Painting the interior of your home is more than just walls
When it comes to painting your home’s interior, you may think it’s a matter of picking a new colour for your walls, grabbing a few foam rollers and bam! Done.
But painting your home is more than just walls. In addition to ceilings and skirting boards, you need to consider important fixtures such as kitchen cabinets, built-in wardrobes and shelving units. Painting timber fixtures, however, are often big jobs themselves. To make things easier, we’ve put together some tips to make this home project run much smoother. Let’s get started!
Prepare your paint and tools
Deciding on a new palette can be overwhelming. Luckily, a paint buying checklist and online tools such as Coloursmith can help. Coloursmith allows you to create your own timber paint colour or match it with an existing one.
But don’t lose sight of practicalities. For high traffic areas like your kitchen, avoid high gloss formulations as they highlight imperfections like scuffs and knocks. Semi-gloss paints are best for high-moisture rooms prone to mould, grease or stains, so they’re ideal for kitchen or bathroom cabinets. Also consider a water-based enamel paint because it dries to a strong, durable finish and is resistant to yellowing.
A low VOC (volatile organic compound) formulation is ideal for those after , paint products with less fumes, less indoor pollution and less harm to health and the environment.
Protect yourself and the room
As you would with any interior painting job, cover the floor and nearby furniture with some old sheets or tarp or just plain old newspaper. Get your DIY tools ready and make sure you can access the areas that you need safely. Open the windows and doors to make sure the room is well ventilated and don’t forget your safety goggles and dust mask.
Take the time to use masking tape or painter’s tape around the edges of your fixture. Don’t skip this step if you want clean lines.
Remove any doors, drawers, hardware (this includes handles, hinges and any metal details). More importantly, take note of where doors and accessories belong by labelling or numbering them. This way, you can avoid the inevitable jigsaw puzzle of trying to remember which part went where, just when you thought the hard part (the painting) was over.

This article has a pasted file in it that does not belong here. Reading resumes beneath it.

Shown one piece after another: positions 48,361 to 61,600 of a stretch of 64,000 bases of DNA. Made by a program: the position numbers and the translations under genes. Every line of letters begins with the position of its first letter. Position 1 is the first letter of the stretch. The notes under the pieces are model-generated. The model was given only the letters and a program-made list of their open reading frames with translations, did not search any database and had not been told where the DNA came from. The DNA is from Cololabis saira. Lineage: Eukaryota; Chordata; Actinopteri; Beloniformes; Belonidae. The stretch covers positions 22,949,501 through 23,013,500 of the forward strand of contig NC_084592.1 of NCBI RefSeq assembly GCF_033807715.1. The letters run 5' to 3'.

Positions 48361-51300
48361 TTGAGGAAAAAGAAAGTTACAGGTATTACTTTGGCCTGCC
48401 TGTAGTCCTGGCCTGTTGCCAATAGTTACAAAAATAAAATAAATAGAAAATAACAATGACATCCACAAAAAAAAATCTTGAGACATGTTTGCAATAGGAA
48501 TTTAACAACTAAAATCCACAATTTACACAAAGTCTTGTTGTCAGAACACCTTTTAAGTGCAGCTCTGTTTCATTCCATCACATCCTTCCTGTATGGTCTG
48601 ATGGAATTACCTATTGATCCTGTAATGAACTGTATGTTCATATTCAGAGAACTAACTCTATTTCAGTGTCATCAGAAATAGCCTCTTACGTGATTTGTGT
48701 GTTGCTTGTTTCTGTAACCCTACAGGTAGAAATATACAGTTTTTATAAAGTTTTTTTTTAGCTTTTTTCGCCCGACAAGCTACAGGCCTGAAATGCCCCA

Prep and prime the surface
For a truly professional finish, make this the stage you devote the most time to. Remove mould by treating with Anti Mould Sterilising Solution. Sand down your fixture with sandpaper to remove any degraded, loose and flaking paint back to a firm surface or varnish and make the surface as smooth as possible. Vacuum or use a tack cloth to remove as much dust as possible. For the best results, always follow the manufacturer’s instructions on your cleaning product.
Use a putty knife to spread wood filler into holes, scratches and uneven textures. Once dry, give the surface another light sanding and remove the dust. Apply one coat of Taubmans Easycoat Prep Sealer & Undercoat– but you don’t need to do the whole surface. Speed up the process by choosing a fast-drying formulation and only apply primer only to areas that need it. Upon completion of these steps, the surface should be clean, dry and free from all dirt, dust, grease, oil and any other surface contamination.
Now let’s paint!
For the smoothest finish, Use a quality brush for edges and paint the larger areas with a mini microfiber roller. It's worth investing in quality tools, as they will make the job easier and deliver better results.
Thin, water-based paints are best applied with synthetic brushes because they absorb less liquid and blend well. For thicker formulations, a natural bristle or waxing brush are better options because they hold more paint and minimise brush marks.
For optimal results while using Taubmans Water Based Enamel on the wooden surface, it's essential to adhere to these instructions: Begin by applying the first coat. Afterward, provide a minimum of 2 hours for this initial coat to thoroughly dry before moving forward. Once the first coat has properly dried, proceed to apply the second coat. Following this, allocate an additional 2 hours to ensure the second coat dries completely and establishes a solid finish. This meticulous process of applying two coats, with ample drying intervals, is crucial for achieving a high-quality outcome.
Painting your wooden fixtures can seem like more work than you signed up for. But including them in your painting plans can bring a real cohesion and a professional flair to your home.